Reflections: Julius String Quartet on their MacPhail Fall Residency
A short interview with the Julius String Quartet and Beth Nault-Warner, MacPhail Director of Marketing
As part of the 2021 Madeline Island Chamber Music Emerging Artist Quartet-in-Residence, this year’s program award recipients, the Julius Quartet, spent a week this November at MacPhail Minneapolis and at several partnership schools. The quartet led community engagement activities (lectures, demonstrations, and performances) all culminating with a concert in Antonello Hall at MacPhail on Saturday night. Julius Quartet Concert: A New Spring I met up with the quartet after their performance and asked a few questions about their week.
Beth: It has been such a wonderful week having you here at MacPhail and at several of our partnership schools. Thank you for letting us follow you around to document some of the great stops that you have made so that we can share it with our community. Now that it is over, and you are able to begin reflecting on the magnificent work that you have accomplished this week, what is one of the highlights?
David: One of the high points for me was playing for the 3–4-year old’s at Breck. That is the youngest audience that we have ever played for. It was interesting seeing how visceral their reactions to the music were.
Helen: They are so cute. They were sitting on these plastic risers and when they got bored, they would tap their feet against the riser and make sounds.
Beth: You also performed for MacPhail’s Voices of Experience. What was it like working with adults?
Helen: It was wonderful. They asked great questions. It was more like an open discussion than a Q&A. It was nice to talk to other musicians.
John: These are people that are deeply passionate about music. You could see how into it they are.
David: It was interesting to share the history of our group and string quartets. We tried to tie the discussion to voices and singing. They were just eating it all up.
Beth: Earlier, you mentioned performing at one of our school partnerships, Ascension Catholic School. Tell us a little about that.
David: This is an afterschool program. Every single kid loved being there and they wanted to be there- chose to be. They ate up every second and hung on to every word.
Helen: We played Schisma by Caroline Shaw. It was something completely foreign to them, yet they were all tapping their feet to it. They had so many great, wonderful, and specific questions, like, they asked Sebastian why his tail piece is a certain way. All great things that are so curious.
David: One boy raised his hand and said, “I want to play viola. You inspired me to play the viola.”
Here, John excitedly interrupts: Their energy was infectious. We were feeding off that, big time. More so than some of the other high schools even. More than other, beefier kind of orchestra programs. The energy was palpable. They were giving us energy, and we were feeding it right back.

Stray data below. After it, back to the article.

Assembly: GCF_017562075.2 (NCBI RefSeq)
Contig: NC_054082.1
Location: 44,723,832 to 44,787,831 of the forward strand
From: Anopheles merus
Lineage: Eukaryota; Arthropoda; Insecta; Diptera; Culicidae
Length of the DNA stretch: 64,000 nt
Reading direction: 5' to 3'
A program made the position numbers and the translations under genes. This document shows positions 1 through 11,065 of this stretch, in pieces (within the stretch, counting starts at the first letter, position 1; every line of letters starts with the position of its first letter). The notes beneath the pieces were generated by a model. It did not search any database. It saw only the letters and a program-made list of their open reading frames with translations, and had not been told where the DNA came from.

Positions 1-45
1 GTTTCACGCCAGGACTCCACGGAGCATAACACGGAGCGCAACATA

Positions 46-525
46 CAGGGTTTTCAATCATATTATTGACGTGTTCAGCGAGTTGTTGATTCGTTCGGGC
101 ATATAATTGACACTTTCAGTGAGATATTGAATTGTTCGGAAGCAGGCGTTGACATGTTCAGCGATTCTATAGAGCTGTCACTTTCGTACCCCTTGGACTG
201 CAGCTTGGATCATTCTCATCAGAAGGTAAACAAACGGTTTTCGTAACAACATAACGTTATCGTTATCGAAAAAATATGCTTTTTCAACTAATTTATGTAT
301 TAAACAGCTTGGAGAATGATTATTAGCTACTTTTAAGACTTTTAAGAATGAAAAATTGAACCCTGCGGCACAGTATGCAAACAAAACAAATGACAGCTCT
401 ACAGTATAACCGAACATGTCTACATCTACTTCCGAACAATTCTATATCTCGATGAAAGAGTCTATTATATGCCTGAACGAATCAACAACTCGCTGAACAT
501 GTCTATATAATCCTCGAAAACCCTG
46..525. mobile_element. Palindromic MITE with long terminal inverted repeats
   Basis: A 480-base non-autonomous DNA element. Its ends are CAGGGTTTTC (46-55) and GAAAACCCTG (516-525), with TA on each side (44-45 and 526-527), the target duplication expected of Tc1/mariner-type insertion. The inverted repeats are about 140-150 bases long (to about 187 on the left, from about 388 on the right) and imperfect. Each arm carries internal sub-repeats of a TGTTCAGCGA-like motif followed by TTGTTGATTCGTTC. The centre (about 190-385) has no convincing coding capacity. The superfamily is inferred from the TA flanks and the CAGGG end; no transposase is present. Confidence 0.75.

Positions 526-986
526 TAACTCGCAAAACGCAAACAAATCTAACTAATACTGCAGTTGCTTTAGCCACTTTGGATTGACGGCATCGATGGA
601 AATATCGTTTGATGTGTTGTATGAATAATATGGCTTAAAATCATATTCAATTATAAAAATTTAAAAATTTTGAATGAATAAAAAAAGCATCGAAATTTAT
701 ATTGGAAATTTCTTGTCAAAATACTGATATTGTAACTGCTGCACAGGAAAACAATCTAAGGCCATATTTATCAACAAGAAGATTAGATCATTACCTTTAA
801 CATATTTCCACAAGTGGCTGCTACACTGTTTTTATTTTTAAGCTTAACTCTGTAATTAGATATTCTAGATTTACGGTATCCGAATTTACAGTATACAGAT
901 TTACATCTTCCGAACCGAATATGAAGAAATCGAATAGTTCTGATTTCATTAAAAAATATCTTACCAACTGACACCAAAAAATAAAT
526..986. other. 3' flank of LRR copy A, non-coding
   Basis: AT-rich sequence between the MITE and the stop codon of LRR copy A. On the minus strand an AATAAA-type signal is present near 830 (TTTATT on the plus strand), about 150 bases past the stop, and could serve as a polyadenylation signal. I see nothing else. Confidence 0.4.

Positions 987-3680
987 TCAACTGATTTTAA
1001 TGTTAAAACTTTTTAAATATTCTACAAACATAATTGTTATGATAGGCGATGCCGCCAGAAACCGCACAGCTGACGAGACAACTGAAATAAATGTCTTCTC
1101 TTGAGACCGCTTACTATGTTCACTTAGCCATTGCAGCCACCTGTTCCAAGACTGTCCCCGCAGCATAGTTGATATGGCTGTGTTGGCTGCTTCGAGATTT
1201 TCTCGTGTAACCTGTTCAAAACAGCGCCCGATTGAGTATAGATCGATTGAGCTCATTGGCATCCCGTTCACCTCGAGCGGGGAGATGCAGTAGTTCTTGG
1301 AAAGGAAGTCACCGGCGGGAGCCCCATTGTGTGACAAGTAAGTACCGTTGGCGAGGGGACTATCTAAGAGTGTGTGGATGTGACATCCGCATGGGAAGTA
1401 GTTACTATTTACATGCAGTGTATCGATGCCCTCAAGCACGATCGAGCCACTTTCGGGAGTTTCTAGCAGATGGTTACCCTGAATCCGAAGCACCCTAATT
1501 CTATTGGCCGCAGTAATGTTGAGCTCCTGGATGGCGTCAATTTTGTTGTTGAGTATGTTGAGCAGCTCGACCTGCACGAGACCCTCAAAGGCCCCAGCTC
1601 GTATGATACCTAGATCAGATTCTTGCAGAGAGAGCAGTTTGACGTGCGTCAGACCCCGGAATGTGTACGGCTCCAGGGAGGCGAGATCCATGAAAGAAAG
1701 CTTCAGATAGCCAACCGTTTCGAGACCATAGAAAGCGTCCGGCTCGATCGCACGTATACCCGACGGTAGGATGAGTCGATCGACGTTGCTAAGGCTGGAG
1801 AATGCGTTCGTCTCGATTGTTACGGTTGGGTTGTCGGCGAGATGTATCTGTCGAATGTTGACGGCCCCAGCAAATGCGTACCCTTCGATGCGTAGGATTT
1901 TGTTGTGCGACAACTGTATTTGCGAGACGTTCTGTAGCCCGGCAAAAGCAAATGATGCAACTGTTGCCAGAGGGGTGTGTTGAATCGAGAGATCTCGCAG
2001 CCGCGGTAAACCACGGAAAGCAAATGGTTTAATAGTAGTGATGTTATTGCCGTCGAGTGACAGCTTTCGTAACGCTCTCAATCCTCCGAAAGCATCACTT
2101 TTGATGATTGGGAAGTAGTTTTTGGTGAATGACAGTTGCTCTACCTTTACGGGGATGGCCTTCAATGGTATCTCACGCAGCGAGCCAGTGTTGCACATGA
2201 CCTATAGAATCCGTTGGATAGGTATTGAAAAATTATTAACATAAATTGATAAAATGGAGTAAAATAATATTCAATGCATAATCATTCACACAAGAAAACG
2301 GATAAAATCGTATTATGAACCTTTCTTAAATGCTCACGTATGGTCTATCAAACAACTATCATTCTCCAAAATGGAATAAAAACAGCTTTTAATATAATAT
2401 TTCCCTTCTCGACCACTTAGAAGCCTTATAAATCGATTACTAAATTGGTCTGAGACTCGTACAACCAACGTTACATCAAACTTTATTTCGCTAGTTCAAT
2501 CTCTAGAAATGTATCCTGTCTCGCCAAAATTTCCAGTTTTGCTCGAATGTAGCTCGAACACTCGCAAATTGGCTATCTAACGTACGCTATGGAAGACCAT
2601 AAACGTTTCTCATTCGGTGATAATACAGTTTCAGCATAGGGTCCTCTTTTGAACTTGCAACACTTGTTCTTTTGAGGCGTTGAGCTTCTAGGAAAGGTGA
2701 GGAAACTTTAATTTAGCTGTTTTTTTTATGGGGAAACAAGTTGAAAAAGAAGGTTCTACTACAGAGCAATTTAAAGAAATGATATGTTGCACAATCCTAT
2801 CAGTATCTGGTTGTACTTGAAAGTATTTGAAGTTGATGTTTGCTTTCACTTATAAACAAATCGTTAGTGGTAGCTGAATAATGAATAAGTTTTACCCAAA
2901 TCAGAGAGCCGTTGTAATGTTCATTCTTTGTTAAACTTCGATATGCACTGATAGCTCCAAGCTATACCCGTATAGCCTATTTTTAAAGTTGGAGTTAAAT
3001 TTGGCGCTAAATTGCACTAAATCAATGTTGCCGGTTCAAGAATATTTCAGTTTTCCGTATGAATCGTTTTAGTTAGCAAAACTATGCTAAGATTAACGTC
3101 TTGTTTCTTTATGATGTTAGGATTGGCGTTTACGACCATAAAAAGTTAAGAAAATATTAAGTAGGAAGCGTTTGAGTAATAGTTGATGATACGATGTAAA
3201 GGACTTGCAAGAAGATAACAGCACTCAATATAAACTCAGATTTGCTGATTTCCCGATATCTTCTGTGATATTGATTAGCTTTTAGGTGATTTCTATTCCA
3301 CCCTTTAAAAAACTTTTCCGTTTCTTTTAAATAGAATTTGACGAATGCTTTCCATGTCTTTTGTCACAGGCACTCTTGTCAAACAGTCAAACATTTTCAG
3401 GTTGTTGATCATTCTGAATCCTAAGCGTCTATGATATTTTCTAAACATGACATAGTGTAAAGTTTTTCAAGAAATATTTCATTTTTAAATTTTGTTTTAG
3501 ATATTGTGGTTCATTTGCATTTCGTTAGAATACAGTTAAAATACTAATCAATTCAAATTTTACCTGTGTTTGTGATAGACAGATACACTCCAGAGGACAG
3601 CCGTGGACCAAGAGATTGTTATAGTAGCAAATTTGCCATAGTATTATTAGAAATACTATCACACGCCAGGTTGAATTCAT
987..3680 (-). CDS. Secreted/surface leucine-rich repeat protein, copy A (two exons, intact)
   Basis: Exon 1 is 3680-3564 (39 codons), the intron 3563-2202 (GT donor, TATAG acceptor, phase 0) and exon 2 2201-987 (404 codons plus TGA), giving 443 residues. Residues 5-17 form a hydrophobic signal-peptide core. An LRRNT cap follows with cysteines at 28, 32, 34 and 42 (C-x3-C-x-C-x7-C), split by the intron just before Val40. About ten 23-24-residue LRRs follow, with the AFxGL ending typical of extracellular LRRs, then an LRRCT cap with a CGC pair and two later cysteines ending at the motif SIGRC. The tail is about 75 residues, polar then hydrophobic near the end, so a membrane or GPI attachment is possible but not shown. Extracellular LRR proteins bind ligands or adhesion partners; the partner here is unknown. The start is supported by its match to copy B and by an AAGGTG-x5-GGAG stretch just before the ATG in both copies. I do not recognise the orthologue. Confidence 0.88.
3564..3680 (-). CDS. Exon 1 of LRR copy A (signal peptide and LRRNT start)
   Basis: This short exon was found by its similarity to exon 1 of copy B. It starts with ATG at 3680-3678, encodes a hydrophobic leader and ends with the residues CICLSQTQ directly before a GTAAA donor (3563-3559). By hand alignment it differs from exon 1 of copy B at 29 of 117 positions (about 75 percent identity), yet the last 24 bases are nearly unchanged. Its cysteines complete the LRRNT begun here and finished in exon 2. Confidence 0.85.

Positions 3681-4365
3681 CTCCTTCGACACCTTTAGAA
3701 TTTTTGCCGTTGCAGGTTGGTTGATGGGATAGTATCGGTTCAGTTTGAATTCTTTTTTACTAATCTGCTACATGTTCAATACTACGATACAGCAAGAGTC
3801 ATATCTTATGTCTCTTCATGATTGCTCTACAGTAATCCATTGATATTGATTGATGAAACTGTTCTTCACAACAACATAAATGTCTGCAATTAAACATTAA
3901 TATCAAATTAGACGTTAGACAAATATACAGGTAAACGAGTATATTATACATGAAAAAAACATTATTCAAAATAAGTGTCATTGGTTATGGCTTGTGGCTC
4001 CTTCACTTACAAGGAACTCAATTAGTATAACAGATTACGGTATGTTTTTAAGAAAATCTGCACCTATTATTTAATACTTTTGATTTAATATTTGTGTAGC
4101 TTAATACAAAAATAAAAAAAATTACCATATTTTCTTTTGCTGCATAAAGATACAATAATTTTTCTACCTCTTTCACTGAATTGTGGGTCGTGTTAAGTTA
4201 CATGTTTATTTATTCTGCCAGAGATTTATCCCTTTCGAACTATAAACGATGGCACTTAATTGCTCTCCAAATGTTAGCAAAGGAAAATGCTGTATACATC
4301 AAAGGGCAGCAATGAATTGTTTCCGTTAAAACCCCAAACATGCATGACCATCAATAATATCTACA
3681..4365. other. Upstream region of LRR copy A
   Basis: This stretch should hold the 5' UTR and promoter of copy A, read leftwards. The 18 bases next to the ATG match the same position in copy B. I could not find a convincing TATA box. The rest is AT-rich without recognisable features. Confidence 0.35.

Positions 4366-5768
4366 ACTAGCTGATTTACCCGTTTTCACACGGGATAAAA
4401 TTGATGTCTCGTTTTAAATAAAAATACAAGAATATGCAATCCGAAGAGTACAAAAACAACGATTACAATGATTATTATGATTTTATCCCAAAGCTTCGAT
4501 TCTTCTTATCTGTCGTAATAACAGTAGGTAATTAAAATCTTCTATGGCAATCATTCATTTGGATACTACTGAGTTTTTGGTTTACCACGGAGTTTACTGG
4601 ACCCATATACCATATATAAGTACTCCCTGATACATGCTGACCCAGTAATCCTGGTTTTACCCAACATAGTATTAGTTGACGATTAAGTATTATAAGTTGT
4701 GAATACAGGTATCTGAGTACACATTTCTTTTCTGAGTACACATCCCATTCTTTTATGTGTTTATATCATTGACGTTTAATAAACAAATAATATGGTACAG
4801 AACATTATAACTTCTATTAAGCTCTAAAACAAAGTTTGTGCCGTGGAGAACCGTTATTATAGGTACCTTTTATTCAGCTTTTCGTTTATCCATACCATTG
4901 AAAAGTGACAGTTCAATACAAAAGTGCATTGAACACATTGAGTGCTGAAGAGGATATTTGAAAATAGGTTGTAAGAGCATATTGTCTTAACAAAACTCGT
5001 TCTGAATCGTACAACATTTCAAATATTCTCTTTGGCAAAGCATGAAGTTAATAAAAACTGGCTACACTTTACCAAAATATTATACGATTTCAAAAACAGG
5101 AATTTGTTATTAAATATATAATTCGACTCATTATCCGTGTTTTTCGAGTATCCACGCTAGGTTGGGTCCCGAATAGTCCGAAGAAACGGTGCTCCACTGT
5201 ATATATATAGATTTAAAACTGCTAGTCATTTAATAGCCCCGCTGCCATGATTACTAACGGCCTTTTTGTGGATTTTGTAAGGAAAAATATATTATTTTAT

David: What was especially great, in this school, after we did our presentation, they had us play alongside the students. Side by side. We did not do too much, just played with them, but when we were done, they seemed the most disappointed to see us leave.
Helen: Afterwards, one of the kids asked if we could stay forever. It was sweet. They were not afraid to ask questions and to be themselves. It felt like the connection was somehow different than other visits that we did.
John: The connection was truly wonderful.
Beth: What do you get from a week like this?
John: A tremendous sense of fulfillment. This is something that we love doing. It was put on halt by COVID. And it has been slowly coming back in different capacities as things get safer and people get more confident. This week was like a throwback to pre-covid. The energy. It is incredibly fulfilling because these students are the next generation of musicians. Whether they choose to pursue music or just make joyful noise in the world. I would say fulfillment.
David: Playing concerts is great and sharing music with people is always fantastic. But engaging a younger audience is an important mission for us. Getting a chance to cultivate a younger audience that you don’t see at some of the concerts.
John: Music just makes people better people. And the principles of chamber music- the collaboration, compromise, communication- these elements are just so important especially now, these days. It is about so much more than just music. These principles permeate so many other things. And so maybe they don’t fully realize what they are witnessing but music helps bring a new spirit to it, a fresh spirit.
Helen: There is gratitude from us. What we do could be considered very privileged. Not everybody gets to study classical music and play instruments. This week makes us realize that and we are grateful.
John: We are grateful that we could do this, that there is an organization like Macphail that believes in us. It was one of the important things about Madeline Island Chamber Music. When we saw the opportunity, we hopped right on it. Jonathan (Madeline Island Chamber Music’s Artistic Director, Jonathan Swartz) really believed in us and gave us the confidence to do what we did there on the island. We worked with high school students, incredibly talented players, and were able to continue to develop our teaching skills and then also spend some of the one-on-one time with him (Jonathan) discussing the future of the group and how we can fulfil a need in the world of chamber music. Those conversations radiated to this week, to what we did this week. We feel like we were really fulfilling a need. It was fulfilling in all the meanings of the word.